15. CountDownLatch—Friend or Foe? – 97 Things Every Java Programmer Should Know

Chapter 15. CountDownLatch—Friend or Foe?

Alexey Soshin

Let’s imagine a situation in which we’d like to launch multiple concurrent tasks, and then wait on their completion before proceeding further. The ExecutorService makes the first part easy:

ExecutorService pool = Executors.newFixedThreadPool(8);
Future<?> future = pool.submit(() -> {
    // Your task here
});

But how do we wait for all of them to complete? CountDownLatch comes to our rescue. A CountDownLatch takes the number of invocations as a constructor argument. Each task then holds a reference to it, calling the countDown method when the task completes:

int tasks = 16;
CountDownLatch latch = new CountDownLatch(tasks);
for (int i = 0; i < tasks; i++) {
    Future<?> future = pool.submit(() -> {
        try {
            // Your task here
        }
        finally {
            latch.countDown();
        }
    });
}
if (!latch.await(2, TimeUnit.SECONDS)) {
    // Handle timeout
}

This example code will launch 16 tasks, then wait for them to finish before proceeding further. There are some important points to take note of, though:

  1. Make sure that you release the latch in a finally block. Otherwise, if an exception occurs, your main thread may wait forever.

  2. Use the await method that accepts a timeout period. That way, even if you forget about the first point, your thread will wake up sooner or later.

  3. Check the return value of the method. It returns false if the time has elapsed, or true if all the tasks managed to complete on time.

As mentioned earlier, CountDownLatch receives its count on creation. It can be neither increased nor reset. If you’re looking for capabilities that are similar to those of CountDownLatch but with the ability to reset the count, you should check out CyclicBarrier instead.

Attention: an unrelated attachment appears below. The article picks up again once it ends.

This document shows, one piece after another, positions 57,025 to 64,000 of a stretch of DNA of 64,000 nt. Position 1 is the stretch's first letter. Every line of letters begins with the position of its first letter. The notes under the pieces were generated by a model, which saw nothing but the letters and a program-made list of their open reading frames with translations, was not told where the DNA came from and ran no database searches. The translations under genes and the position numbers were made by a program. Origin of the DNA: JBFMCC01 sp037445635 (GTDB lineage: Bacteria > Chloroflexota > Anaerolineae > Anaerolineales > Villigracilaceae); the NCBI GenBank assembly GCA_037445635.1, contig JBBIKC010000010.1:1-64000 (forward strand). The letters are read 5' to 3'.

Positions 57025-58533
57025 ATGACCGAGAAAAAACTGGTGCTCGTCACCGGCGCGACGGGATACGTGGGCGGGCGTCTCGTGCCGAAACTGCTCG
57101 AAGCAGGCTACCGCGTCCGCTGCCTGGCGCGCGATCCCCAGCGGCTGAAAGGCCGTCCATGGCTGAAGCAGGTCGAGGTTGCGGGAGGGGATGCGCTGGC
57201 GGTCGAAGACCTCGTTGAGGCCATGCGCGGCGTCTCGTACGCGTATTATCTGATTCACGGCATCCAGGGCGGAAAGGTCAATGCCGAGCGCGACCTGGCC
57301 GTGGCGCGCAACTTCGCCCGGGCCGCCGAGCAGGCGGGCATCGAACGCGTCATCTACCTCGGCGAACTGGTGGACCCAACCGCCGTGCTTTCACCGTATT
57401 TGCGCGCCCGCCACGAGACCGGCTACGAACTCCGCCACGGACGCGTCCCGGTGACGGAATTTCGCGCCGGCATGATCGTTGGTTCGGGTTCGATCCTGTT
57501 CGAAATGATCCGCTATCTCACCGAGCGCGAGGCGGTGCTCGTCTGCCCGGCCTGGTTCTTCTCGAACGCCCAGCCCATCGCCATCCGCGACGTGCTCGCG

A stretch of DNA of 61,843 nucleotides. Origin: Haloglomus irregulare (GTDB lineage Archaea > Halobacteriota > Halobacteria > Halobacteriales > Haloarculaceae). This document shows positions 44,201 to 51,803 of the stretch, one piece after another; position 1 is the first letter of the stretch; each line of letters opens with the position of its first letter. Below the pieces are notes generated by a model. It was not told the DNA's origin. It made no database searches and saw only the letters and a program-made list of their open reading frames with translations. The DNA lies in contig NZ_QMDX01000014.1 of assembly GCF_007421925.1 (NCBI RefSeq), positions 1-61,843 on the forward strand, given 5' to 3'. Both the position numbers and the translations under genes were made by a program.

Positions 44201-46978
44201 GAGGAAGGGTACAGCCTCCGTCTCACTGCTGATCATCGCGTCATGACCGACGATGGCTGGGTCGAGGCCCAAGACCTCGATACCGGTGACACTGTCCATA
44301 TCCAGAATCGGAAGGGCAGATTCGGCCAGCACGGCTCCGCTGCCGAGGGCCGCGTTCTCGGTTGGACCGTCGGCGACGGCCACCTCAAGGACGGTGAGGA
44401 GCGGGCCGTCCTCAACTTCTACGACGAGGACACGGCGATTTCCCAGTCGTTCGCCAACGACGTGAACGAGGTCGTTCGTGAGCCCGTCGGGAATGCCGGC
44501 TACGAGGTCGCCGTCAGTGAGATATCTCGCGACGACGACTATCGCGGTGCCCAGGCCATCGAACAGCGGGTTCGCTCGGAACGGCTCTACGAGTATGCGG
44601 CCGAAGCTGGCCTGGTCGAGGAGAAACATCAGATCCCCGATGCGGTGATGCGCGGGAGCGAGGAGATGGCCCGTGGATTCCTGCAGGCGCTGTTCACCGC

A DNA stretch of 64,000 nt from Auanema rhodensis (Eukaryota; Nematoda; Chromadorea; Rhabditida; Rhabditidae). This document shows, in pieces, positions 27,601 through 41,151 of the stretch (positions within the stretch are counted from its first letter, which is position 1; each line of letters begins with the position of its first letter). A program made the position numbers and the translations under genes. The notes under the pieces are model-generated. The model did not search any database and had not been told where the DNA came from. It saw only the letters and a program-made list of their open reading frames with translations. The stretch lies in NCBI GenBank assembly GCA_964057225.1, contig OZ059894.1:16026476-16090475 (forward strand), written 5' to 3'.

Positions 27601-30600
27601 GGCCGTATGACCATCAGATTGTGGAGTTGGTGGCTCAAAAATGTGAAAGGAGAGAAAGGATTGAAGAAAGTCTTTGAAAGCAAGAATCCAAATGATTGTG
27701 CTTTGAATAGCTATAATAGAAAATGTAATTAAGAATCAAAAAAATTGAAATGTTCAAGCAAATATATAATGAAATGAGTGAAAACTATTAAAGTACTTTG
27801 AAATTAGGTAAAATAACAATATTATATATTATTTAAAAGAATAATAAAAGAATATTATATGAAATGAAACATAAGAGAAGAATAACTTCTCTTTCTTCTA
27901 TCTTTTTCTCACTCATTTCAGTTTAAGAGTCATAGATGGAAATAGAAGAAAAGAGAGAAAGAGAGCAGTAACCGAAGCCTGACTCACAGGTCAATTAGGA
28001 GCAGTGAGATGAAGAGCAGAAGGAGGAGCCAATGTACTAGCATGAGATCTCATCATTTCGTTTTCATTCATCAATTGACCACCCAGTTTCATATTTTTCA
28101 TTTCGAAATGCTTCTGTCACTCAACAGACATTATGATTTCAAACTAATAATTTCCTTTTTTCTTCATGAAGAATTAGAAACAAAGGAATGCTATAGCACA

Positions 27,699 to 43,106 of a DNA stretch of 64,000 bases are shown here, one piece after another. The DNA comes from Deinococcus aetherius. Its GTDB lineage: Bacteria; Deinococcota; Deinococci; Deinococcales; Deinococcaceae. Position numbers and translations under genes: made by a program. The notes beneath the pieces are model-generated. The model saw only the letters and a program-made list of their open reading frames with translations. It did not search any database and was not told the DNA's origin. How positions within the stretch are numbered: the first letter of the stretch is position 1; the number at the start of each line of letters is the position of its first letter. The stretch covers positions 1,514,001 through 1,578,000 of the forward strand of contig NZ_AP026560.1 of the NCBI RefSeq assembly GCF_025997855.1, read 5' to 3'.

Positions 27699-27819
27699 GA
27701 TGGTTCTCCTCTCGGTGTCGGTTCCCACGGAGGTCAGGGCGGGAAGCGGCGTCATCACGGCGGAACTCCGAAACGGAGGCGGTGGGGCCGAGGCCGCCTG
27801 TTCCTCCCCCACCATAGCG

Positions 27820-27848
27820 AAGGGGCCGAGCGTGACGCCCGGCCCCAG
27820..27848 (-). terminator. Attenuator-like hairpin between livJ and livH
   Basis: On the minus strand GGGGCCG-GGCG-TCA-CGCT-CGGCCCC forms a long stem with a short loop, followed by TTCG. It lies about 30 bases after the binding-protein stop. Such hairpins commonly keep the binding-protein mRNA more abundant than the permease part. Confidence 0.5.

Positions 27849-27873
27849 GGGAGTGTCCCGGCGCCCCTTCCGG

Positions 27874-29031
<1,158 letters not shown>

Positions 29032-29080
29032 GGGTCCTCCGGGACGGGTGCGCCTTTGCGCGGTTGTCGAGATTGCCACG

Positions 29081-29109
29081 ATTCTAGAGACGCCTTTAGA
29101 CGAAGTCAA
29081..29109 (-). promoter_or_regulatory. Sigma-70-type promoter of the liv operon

CountDownLatch is useful in many different situations. It becomes especially useful when you’re testing your concurrent code, since it allows you to make sure that all the tasks are complete before checking their results.

Consider the following real-world example. You have a proxy and an embedded server, and you’d like to test that when the proxy is called, it invokes the correct endpoint on your server.

Obviously, it doesn’t make much sense to issue a request before both the proxy and server have started. One solution is to pass a CountDownLatch to both methods, and continue with the test only when both parties are ready:

CountDownLatch latch = new CountDownLatch(2);
Server server = startServer(latch);
Proxy proxy = startProxy(latch);
boolean timedOut = !latch.await(1, TimeUnit.SECONDS);
assertFalse(timedOut, "Timeout reached");
// Continue with test if assertion passes

You just need to make sure that both the startServer and startProxy methods call latch.countDown once they have successfully started.

CountDownLatch is very useful, but there’s one important catch: you shouldn’t use it in production code that makes use of concurrent libraries or frameworks, such as Kotlin’s coroutines, Vert.x, or Spring WebFlux. This is because CountDownLatch blocks the current thread. Different concurrency models don’t play well together.